“Ultimately it’s rare to have a contemporaneous portrait of Nelson and one he was likely familiar with,” said Miller. “In a sense the bidders were as much interested in it as an artefact as a piece of art.”
On the day, the bidding rose quickly and two private buyers, both Nelson collectors, battled it out after it reached £80,000. One was from the US bidding online and the other was a European buyer on the phone to whom the lot was eventually knocked down at £200,000. The sum was a house record for a picture at Charles Miller.
The only portrait of Nelson to fetch more at auction was one by Lemuel Abbott (1760-1802) that took £260,000 at Sotheby’s in 2005. The current picture, though, outsold another of Abbott’s much-admired portraits that made £164,800 including premium at Christie’s, also in 2005.
Elsewhere at the auction, a rare painting of a 17th century warship by Jan Karel Donatus van Beecq (1638-1722) came from a vendor who had bought it for £14,000 at an auction in 2014.
While back then the actual ship depicted was unknown, Miller was able to identify the vessel as the Woolwich – one of six ‘Oxford’ class vessels ordered in 1670 but of which, in the event, only two were completed.
Named after the yard where she was built, the Woolwich was 138ft long and weighed 741 tons. She had battle-scarred career, playing her part in the battles of Bantry Bay (May 1689), Beachy Head (June 1690) and Barfleur (May 1692) before later acting as a convoy escort on routes to Russia, Newfoundland, Virginia and the Baltic. She was finally broken up at Deptford in August 1736.
While normally it is very difficult to identify an unnamed vessel in a painting such as this, in this instance van Beecq’s meticulous attention to detail was of crucial importance.
Woolwich not only had four lower deck stern ports – a very unusual, if not unique, feature in a ‘4th rate’ ship of her era – she also had four circular and highly distinctive apertures or ‘holes’ in her stern which, it has been suggested, were extra gunports for use in emergencies. Both features were shown in the work here.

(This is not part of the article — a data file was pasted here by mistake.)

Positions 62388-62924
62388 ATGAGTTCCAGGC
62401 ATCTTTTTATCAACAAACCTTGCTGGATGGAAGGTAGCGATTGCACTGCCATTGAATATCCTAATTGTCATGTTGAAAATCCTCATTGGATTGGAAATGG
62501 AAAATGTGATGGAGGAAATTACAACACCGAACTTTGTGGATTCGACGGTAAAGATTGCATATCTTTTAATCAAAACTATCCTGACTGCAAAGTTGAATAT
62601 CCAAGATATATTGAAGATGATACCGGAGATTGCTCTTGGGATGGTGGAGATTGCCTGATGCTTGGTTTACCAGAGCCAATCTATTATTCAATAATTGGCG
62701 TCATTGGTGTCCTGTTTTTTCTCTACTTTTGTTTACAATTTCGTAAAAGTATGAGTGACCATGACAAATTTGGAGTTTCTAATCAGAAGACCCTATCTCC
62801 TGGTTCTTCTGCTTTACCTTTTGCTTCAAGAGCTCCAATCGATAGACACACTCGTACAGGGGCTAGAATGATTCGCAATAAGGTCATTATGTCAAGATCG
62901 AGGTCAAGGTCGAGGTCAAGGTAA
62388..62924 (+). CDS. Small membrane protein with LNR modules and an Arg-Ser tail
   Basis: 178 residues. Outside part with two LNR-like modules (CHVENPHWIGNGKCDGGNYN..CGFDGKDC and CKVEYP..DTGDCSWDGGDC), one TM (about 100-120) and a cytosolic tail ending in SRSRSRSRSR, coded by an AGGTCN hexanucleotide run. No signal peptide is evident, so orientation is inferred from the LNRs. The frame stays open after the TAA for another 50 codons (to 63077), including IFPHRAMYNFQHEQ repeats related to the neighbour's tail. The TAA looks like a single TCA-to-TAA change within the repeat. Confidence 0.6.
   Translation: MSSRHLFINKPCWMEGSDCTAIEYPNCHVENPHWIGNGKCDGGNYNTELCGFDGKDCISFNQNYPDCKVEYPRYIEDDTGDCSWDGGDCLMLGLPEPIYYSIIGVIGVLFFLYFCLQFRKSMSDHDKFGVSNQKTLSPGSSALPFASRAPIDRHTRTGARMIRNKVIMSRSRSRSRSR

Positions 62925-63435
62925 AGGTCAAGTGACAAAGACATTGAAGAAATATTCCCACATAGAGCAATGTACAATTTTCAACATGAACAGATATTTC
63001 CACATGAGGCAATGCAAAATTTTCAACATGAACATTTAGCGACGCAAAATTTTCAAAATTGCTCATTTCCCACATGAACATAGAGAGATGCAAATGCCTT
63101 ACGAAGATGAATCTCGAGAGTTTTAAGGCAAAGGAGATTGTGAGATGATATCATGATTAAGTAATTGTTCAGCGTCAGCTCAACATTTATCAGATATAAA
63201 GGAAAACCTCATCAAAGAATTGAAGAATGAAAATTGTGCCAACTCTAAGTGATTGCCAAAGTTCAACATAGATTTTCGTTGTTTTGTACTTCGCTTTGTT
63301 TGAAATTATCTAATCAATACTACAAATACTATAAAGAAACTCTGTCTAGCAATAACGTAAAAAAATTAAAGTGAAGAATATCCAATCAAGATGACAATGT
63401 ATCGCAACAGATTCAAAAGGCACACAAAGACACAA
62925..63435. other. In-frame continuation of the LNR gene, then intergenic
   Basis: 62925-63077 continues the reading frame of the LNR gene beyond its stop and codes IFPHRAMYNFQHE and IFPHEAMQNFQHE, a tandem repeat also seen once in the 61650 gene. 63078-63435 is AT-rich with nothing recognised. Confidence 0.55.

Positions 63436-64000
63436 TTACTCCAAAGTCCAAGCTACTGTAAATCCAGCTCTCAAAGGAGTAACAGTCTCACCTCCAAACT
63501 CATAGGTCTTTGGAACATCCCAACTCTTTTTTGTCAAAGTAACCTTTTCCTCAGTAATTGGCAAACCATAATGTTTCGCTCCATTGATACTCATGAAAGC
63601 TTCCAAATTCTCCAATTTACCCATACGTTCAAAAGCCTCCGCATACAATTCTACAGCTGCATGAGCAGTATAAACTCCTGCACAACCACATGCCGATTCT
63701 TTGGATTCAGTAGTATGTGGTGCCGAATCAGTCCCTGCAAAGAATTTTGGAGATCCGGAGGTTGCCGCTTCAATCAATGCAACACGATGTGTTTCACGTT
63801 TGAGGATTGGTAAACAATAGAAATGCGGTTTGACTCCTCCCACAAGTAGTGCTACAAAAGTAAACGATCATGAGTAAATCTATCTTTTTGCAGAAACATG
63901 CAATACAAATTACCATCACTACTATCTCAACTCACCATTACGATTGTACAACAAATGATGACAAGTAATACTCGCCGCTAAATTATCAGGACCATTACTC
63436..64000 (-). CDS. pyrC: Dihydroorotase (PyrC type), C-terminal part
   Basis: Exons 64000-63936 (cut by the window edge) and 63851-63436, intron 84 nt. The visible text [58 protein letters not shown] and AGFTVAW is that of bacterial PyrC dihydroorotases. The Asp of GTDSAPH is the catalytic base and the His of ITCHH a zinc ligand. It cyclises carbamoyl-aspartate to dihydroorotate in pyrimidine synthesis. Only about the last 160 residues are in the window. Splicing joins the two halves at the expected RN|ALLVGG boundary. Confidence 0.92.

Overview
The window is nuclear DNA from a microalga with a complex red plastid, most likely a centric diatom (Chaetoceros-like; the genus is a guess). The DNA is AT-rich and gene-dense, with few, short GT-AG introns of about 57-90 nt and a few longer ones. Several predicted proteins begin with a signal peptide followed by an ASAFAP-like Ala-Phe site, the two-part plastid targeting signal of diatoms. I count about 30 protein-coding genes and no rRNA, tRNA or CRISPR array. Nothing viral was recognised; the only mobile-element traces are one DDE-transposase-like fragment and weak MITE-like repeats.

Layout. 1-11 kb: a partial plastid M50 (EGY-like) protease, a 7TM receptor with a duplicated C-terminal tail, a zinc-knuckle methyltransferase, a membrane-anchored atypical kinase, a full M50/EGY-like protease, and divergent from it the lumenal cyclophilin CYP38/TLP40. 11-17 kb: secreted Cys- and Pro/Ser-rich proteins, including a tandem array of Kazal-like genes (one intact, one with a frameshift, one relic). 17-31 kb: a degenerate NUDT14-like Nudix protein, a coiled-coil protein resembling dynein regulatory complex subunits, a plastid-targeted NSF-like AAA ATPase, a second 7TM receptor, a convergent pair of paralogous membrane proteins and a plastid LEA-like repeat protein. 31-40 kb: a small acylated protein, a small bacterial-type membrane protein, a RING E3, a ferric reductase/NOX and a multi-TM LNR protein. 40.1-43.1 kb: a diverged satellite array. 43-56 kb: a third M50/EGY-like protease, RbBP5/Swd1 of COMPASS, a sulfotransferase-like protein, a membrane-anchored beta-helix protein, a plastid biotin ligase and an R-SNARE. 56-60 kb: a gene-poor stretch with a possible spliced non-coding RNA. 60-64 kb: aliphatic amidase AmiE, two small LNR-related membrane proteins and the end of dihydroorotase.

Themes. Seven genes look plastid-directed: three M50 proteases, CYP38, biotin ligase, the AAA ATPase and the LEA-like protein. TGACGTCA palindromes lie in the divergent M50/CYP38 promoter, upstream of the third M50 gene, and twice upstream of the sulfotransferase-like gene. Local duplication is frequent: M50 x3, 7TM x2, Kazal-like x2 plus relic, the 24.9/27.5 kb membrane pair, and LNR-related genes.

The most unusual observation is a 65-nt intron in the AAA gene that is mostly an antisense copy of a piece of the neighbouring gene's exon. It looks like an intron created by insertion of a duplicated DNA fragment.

The 3ft 4in x 2ft 10in (1.01m x 87cm) oil on canvas, signed and dated 1677 to the lower right, was a stern view of the vessel raising sail. An unsigned drawing of the ship can be found in the British Museum’s collection, a work dated 1676 which was possibly a study for this picture by van Beecq.
Miller decided to show it on the front of the sale catalogue, in part due to its visual quality but also because works by the Dutch artist who was active in England from 1677-9 do not come to the market very often, especially works from this short period and in this larger size.
The £20,000-30,000 estimate may have looked ambitious considering the artist had only reached the lower level on a couple of occasions – including the record picture A Dutch harbour at sundown that took £38,000 at Phillips back in 1995.
But, on the day, Miller’s confidence was rewarded as the bidding reached £26,000 at which point the lot was sold online to a UK collector with a close connection to Woolwich (the location in the London docklands).
Liner sails off to the US
Among the 20th century works at the auction, a painting of RMS Queen Mary, the former Cunard-White Star ocean liner, sold for £11,000, a high price for the artist William McDowell (1888-1950), even if it was toward the lower end of the £10,000-15,000 estimate.
The 2ft 9in x 5ft 3in (84cm x 1.6m) signed oil on canvas was the original painting on which the artist’s well-known poster of the ship produced in c.1938 was based.
Although copies of the poster tend to sell for £200-400 on the current market, this picture had been acquired by the vendor at a John Nicholson’s auction in 2018 where it sold for £12,000 – still seemingly a record for the artist.
The underbidder from 2018 had another go here but, sadly for them, they lost out again, this time to an American collector.